Modeling, optimization and kinetic analysis of the hydrolysis process of waste cocoa pod husk to reducing sugars

Abstract

Lignocellulosic biomass represents an important chemical resource. In the quest for the heightened interest for waste management and the successful utilization of solid waste materials into useful products, cocoa pod husk, an agricultural waste material generated in several metric per year (~ 800, 000 MT/per) is a potential source of lignocellulosic materials for chemicals and bio-fuel production. However, its usage is underutilized. In this work multiple linear regression is performed to model the effects of experimental conditions on the conversion process and determine the conditions that maximize percentage dissolution and overall yields of glucose and xylose. The Seaman scheme for biomass hydrolysis is used to develop kinetic models to describe the dynamics of glucose and xylose production. The results show that the kinetic models agree well with data and the maximum glucose and xylose yields from biomass obtained are respectively 43.49% and 11.24% for higher temperature operations (100–150 °C) and 38.28% and 10.27% for lower temperature operation (30–100 °C). The developed kinetic models accurately predicted the acid concentrations with high of R2 value reaching 0.9878.

Introduction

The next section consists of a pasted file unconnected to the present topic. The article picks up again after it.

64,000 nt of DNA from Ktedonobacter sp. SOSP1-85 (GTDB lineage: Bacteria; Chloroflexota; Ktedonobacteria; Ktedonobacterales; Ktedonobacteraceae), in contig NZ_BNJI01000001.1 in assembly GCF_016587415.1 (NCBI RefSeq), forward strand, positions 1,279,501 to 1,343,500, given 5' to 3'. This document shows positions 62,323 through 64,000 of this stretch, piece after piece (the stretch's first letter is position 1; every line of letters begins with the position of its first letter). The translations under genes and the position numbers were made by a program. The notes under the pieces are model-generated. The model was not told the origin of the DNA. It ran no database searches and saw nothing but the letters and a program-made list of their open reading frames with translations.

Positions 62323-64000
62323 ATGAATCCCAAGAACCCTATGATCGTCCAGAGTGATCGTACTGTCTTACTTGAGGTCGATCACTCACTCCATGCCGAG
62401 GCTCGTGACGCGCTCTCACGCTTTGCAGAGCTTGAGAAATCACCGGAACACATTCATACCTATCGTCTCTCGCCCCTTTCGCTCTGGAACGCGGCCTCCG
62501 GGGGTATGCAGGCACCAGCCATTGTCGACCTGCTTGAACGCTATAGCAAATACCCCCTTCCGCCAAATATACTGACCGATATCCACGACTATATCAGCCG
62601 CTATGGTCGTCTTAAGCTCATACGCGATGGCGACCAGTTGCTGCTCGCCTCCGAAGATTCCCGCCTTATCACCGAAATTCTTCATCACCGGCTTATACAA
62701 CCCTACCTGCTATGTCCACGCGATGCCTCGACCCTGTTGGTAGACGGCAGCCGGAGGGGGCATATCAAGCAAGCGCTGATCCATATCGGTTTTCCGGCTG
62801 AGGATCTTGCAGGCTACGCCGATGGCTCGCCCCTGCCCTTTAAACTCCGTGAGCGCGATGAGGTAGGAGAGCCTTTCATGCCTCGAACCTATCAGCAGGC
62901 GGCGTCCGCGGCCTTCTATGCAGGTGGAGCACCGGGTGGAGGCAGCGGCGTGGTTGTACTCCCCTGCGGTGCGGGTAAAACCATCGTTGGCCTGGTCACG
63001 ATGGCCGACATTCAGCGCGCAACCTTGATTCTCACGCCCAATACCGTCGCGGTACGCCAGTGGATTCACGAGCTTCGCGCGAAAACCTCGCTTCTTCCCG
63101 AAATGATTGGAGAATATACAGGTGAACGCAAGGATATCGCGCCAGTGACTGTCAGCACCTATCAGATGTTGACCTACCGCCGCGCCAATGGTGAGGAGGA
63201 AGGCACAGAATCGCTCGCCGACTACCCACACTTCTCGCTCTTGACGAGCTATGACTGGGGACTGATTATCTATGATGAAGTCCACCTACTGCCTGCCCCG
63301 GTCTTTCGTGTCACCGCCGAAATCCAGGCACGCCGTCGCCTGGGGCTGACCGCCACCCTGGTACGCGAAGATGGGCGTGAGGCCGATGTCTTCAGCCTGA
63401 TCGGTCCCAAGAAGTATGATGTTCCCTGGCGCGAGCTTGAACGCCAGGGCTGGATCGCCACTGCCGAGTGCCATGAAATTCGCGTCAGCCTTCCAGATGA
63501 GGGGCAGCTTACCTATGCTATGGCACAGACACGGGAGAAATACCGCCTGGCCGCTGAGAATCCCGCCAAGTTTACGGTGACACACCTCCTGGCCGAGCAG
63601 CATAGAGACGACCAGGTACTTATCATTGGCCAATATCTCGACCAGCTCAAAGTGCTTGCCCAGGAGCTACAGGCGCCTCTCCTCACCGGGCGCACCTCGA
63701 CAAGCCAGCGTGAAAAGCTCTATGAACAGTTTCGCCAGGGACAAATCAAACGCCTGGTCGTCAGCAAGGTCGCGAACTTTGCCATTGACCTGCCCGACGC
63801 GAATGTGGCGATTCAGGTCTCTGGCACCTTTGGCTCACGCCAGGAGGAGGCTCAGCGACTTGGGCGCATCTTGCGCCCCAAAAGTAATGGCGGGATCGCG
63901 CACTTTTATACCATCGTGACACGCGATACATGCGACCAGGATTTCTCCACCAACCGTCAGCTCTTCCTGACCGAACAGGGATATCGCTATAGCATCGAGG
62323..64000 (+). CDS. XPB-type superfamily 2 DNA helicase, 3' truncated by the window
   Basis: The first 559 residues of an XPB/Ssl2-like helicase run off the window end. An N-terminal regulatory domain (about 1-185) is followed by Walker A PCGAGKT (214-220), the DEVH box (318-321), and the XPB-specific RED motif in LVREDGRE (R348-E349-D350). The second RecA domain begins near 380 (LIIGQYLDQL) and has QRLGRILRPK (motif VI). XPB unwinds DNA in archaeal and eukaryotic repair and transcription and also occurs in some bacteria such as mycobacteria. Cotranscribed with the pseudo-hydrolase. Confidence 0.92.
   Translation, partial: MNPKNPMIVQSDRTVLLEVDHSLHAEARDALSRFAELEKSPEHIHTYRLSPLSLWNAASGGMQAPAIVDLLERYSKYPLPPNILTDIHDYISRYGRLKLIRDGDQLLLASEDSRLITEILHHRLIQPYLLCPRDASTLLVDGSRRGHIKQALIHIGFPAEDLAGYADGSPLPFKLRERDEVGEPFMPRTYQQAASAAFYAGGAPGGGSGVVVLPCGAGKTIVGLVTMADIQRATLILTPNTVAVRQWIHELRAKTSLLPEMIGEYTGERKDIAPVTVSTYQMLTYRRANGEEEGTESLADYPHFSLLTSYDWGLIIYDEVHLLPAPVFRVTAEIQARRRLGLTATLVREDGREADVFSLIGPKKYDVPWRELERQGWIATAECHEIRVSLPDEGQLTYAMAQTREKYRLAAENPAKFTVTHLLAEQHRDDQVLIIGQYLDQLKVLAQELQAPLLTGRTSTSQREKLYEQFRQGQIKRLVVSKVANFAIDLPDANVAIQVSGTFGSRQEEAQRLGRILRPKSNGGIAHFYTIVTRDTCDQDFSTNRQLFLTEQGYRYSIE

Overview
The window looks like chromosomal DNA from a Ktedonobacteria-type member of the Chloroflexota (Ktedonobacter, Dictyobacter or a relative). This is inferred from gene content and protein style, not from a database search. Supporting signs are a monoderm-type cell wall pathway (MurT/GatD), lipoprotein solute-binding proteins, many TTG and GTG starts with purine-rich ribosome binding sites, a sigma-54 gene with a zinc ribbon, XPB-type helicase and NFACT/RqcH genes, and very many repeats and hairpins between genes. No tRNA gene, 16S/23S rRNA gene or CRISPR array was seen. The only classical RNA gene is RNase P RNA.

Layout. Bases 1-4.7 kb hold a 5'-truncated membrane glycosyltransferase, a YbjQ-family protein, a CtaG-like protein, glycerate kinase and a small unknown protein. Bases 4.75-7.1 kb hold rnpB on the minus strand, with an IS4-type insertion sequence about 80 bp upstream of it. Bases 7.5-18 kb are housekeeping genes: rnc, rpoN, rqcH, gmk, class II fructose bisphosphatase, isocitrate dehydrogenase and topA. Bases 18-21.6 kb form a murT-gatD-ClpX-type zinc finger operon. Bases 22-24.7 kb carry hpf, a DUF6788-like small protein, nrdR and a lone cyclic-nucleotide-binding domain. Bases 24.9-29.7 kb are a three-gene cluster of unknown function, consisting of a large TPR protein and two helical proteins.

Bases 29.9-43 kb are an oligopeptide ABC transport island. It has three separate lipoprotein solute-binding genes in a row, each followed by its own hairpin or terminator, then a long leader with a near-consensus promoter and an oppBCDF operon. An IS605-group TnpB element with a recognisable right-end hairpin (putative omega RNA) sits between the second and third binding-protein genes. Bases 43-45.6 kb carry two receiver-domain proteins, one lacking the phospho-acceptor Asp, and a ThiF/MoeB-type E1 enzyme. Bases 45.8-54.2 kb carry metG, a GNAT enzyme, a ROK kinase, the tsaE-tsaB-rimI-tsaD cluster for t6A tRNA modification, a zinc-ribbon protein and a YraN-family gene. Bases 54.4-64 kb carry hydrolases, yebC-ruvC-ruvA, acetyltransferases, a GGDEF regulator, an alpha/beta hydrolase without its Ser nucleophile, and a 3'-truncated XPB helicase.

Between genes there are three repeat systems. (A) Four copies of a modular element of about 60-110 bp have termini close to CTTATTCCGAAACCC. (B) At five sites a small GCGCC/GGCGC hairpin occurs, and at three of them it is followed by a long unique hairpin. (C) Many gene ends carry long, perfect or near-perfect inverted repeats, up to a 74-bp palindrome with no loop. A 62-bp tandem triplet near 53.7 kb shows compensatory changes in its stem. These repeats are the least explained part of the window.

Lignocellulosic biomass represents an important chemical resource and the most promising alternative to fossil fuels [1,2,3]. However, the successful utilization of lignocellulosic biomass is hampered by its strong intermolecular bonding and high crystallinity of its cellulose structure, majorly accounting for the stability and resistive reactivity of lignocellulosic materials. In order to exploit the useful components of lignocellulosic materials, the complex nature of structural features of its plant cell wall must be depolymerized by the action of suitable or appropriate solvents and catalysts. The recalcitrant nature and complexity of the chemicals bonds in lignocellulosic biomass renders its dissolution in water and traditional organic solvents impossible, resulting in its depolymerization mainly by the use of corrosive and toxic chemicals at harsh conditions, making further upgrade ineffective, expensive and inconvenient [4, 5]. In this context, efficient conversion of lignocelluloses is emerging in recent years as one of the most crucial technologies for biomass derived compounds production. Although it has been established in the literature that ionic liquids (ILs) exhibits excellent intrinsic characteristics for the depolymerization and dissolution of lignocelluloses [5,6,7] its high cost, recyclability difficulties and stability problems of ILs renders its commercial utilization problematic [8, 9]. Hydrogen peroxide is known to solubilize lignocellulose and it has no effect on the monomer composition of polysaccharides present [10].